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Friday, May 24
The Indiana Daily Student

Black Voices

Black Voices: Conversation with hosts from ‘You’re Too Loud’


As young Black women, IU seniors Jordan Davis and Sika Kodzi were always told they were too much, too aggressive, too opinionated and too loud.

During the pandemic as the nation faced racial injustice and inequality, Davis and Kodzi were encouraged by friends and family members to start a podcast to elevate the voices of Black youth.

Davis and Kodzi created the podcast, “You're Too Loud” so every #tooloudTuesday listeners have the opportunity to hear them dissect topics such as racist microaggressions and misogyny. They even talk about topics such as Beyoncé and pop culture.

I have been a long-time listener of the podcast, and I enjoy listening to Davis and Kodzi offer humorous anecdotes, dive into racial disparities and inequalities, and turn day-to-day topics into comedic gold.

I recently talked with both hosts about the show, their inspirations, and how they manage to maintain a podcast and school.

IDS: What encouraged you to start the podcast?

Davis: We were at home during the pandemic and bored so we decided to go live on Instagram to share our opinions about the current state of our country. During and after the live show, we received a lot of messages suggesting we start a podcast. Without really thinking about it, we just did it because as Black women we wanted to create a space for other Black women to talk about any and everything without being politicized or scrutinized.

IDS: What do you believe makes your podcast different from other ones?

Davis: We aren't afraid to be our authentic selves. When we turn on the microphone, my mom is always telling me to remember the microphone is on. But we don’t switch up how we talk. The way we sound on FaceTime is the way we sound on podcasts, and I think people can see through fakeness and appreciate our authenticity.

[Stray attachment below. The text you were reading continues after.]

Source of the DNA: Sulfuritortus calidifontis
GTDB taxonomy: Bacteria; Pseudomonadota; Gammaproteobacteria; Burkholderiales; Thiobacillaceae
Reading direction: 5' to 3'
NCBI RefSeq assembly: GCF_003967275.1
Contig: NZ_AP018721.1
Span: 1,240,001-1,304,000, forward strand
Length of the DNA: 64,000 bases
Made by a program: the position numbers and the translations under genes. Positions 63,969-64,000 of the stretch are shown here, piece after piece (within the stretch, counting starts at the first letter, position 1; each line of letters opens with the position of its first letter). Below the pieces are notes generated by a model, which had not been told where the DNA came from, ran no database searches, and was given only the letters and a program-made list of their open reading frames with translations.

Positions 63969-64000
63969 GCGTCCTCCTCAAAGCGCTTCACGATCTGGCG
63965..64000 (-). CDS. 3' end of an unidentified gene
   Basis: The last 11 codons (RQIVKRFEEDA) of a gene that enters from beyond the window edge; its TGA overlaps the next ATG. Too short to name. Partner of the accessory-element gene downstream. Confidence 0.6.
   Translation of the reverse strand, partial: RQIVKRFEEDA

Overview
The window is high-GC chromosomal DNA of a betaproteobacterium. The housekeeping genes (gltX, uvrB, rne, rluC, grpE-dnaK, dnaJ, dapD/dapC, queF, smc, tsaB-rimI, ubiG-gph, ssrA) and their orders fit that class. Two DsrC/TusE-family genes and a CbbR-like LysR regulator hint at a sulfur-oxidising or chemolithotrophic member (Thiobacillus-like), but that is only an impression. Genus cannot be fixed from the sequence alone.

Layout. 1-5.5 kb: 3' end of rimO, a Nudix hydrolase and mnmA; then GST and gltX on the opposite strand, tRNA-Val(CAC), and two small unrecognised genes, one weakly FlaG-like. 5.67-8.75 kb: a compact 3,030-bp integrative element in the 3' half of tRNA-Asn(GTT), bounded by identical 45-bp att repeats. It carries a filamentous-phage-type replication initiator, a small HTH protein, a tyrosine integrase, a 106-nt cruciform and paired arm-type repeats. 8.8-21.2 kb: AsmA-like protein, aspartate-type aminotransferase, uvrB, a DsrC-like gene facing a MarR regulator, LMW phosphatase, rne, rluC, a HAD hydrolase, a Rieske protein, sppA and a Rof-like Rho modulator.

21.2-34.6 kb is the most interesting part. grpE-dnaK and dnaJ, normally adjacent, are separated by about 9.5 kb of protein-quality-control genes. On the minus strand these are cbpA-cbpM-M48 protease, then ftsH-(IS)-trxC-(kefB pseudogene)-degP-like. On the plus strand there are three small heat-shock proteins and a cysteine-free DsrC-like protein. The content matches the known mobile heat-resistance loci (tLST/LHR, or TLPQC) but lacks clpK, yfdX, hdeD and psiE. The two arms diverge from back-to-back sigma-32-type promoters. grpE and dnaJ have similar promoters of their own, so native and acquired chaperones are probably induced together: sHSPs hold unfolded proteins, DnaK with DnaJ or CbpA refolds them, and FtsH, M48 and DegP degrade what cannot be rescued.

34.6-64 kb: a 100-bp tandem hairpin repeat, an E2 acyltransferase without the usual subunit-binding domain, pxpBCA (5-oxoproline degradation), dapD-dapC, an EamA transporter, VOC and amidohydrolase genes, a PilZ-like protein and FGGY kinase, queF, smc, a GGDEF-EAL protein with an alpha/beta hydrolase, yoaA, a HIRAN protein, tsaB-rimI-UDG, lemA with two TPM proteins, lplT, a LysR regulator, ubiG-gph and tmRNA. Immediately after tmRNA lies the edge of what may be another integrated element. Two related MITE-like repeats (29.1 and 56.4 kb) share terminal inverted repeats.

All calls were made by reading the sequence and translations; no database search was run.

IDS: What do you hope to leave your listeners with after listening to your podcast?

Kodzi: I want them to leave feeling joyful and positive about the topics we discuss. Even though at the end of the day we are just two people talking to each other, we are trying to help facilitate a group conversation about difficult topics. We hope listeners are energized and encouraged to talk with their families and friends about topics such as microaggressions and cultural appropriation.

Davis: There were so many times when we were growing up we did not feel seen and heard in the spaces we were in. We want our listeners, especially Black women to feel heard and listened to and feel as though their voice matters.

IDS: As you guys are approaching graduation, what does the future of the podcast look like?

Kodzi: Even though we are both going into corporate careers after graduation, the podcast is something we want to continue because it brings us and our listeners joy. A while ago we received a message from a teenager in Nigeria, and she told us how much we inspired her to create a space to voice her own opinions. That's something we wish to continue in the future.

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